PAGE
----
After the interviews, we recruited 2 technical writers for our projects. A few weeks after kicking off the projects, one of the technical writers had to unfortunately drop out due to family emergency reasons. We were contacted by another technical writer on Write the Docs Slack who expressed interest in contributing to the project documentation as part of Google Season of Docs. We interviewed her and brought her on as a replacement for the second technical writer.

Redocly worked with the technical writers to sign contracts, outlining the expected deliverables and payments as discussed in the recruiting process.

We collaborated with Redocly developers who helped us set up the documentation repositories and an automatic synchronization process between the project documentation.

In addition to the core team, we also got a graphic designer to create design assets for the Redocly program.

Communication and updates

  • Working in a docs-as-code environment, technical writers were able to quickly create documentation and submit Pull Requests (PRs) for review and feedback.
  • We set up a fortnightly sync with the technical writers on the two projects, to discuss documentation updates and other issues.
  • Technical writers were invited to a Redocly Slack channel specifically set up for the Season of Docs.
  • Outside this, technical writers could also communicate by email for any other issues with the project.

As the Google Season of Docs administrator for Redocly, @swapnilogale set up a GitHub project board to keep track of various milestones and documents submitted to the open source project repositories. The GitHub board also allowed us to show management the entire project status along with issues, PRs, dates and other milestones.

Payments via Open Collective

As part of the hiring process, we asked the technical writers to register for an account on Open Collective to submit expenses and receive scheduled payments as discussed.

However, we found the experience working with Open Collective less than ideal. The technical writers were:

  • Able to create an account, but had a lot of trouble receiving payments via Open Collective. We reached out to Open Collective to sort out these issues, but it took a long time for these to be fixed.
  • Able to submit expenses/invoices for monthly payments successfully.

Redocly ended up paying the technical writers directly via a bank transfer against the expenses/invoices submitted via Open Collective.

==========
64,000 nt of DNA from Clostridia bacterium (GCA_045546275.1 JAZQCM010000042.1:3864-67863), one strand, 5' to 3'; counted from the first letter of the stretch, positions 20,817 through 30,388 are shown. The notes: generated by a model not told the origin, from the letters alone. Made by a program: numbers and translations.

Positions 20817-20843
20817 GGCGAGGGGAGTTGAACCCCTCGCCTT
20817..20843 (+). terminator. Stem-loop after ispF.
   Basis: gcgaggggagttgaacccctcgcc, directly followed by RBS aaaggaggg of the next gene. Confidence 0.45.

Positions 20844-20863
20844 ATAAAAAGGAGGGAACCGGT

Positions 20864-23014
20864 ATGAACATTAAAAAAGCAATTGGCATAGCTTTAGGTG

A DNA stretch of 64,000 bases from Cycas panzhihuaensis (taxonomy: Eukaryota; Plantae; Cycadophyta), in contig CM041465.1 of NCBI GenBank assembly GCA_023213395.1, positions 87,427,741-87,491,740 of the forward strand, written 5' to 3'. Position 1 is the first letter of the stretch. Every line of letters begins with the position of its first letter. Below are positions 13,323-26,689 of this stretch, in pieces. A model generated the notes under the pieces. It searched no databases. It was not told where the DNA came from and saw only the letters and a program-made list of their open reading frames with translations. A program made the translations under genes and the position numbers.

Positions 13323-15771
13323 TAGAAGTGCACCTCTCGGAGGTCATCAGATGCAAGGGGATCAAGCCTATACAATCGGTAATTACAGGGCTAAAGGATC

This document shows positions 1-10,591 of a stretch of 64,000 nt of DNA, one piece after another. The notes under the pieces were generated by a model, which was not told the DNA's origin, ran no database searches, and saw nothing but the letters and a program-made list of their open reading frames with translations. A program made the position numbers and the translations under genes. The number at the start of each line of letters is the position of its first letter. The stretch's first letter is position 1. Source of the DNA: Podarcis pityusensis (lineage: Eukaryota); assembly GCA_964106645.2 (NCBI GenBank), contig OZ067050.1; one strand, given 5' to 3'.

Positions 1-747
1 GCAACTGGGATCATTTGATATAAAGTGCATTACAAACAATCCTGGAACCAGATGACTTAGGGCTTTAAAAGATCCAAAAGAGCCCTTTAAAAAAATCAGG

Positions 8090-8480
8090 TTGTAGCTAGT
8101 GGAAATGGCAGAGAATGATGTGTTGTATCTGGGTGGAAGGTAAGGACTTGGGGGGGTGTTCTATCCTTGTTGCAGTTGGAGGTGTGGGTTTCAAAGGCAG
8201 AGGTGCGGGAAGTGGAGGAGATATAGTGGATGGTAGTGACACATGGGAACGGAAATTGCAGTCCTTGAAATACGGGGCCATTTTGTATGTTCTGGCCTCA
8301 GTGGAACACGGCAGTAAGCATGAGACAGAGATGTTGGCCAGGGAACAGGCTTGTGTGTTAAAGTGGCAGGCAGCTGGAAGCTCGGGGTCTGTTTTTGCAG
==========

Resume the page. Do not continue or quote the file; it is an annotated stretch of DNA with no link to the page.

StageCompleted by
Project kick-off and onboard tech writers (TWs)1 June 21
Grant TWs appropriate access to GitHub repos4 June 21
Review and finalize project
Review project requirements4 - 15 June 21
Test and review existing docs15 - 30 June 21
Prepare a plan for documentation and set up tasks1 - 10 July 21
Developers set up docs folder sync18 July 21
Onboard second (replacement) technical writer21 July 21
Finalize documentation tasks and expected timelines29 July 21
Docs development phase
Start creating PRs for review1 August 21
Set up fortnightly meetings for project team and TWs1 August 21
First PRs reviewed and merged (OpenAPI CLI overview and Redoc quickstart)19 August 21
Docs sync'd and published19 August 21
Subsequent PRs reviewed and merged (OpenAPI CLI commands and Redoc installation)August - October 21
Docs sync'd and publishedAugust - October 21
Finalization phase
Finish docs development and finalize PRs15 November 21
TWs working on project reports15 - 30 November 21
Working on Season of Docs case study1 - 30 November 21
Case study submitted30 November 21



Working on this project, @antonzolotukhin:

We had originally planned for the following documentation, but shifted our focus to other high priority documents. Resultantly, we did not get a chance to complete these as part of the Season of Docs:

  • OpenAPI CLI guides
  • OpenAPI CLI resources

@antonzolotukhin has published his experience of working with Redocly as part of the Google Season of Docs 2021.


Working on this project, @heathercloward:

  • Organized and cleaned up the changelog. Redoc#1713
  • Transformed the table comparing Redoc vs. Redocly Reference vs. Redocly Portals to Markdown and added it to the README. Redoc#1748
  • Added a quickstart guide for using Redoc React component. Redoc#1718
  • Added a quickstart guide for Redoc. Redoc#1718
  • Updated the README by removing outdated content and adding new content. Redoc#1748
  • Added usage example, BoxKnight - Redocly#651
  • After reviewing the quickstart guides, reorganized and did some copy editing. Redoc#1749
  • Responded and addressed review comments on PRs.

We discussed a few other documentation ideas, but did not get to complete these:

  • Create a troubleshooting page for Redoc issues, based on a draft FAQ document.
  • Additional information for the README page, based on an Update README issue.
  • Creating guides on how to use Redoc with other documentation site generators and tools.

Documentation synchronization As part of the overall Google Season of Docs, we were able to automate synchronization between our open source documentation and our core Redocly documentation, which enables future contributors to easily suggest changes, or improvements to our documentation.


At the start of the project, we would consider the project successful if, after publication of the new documentation: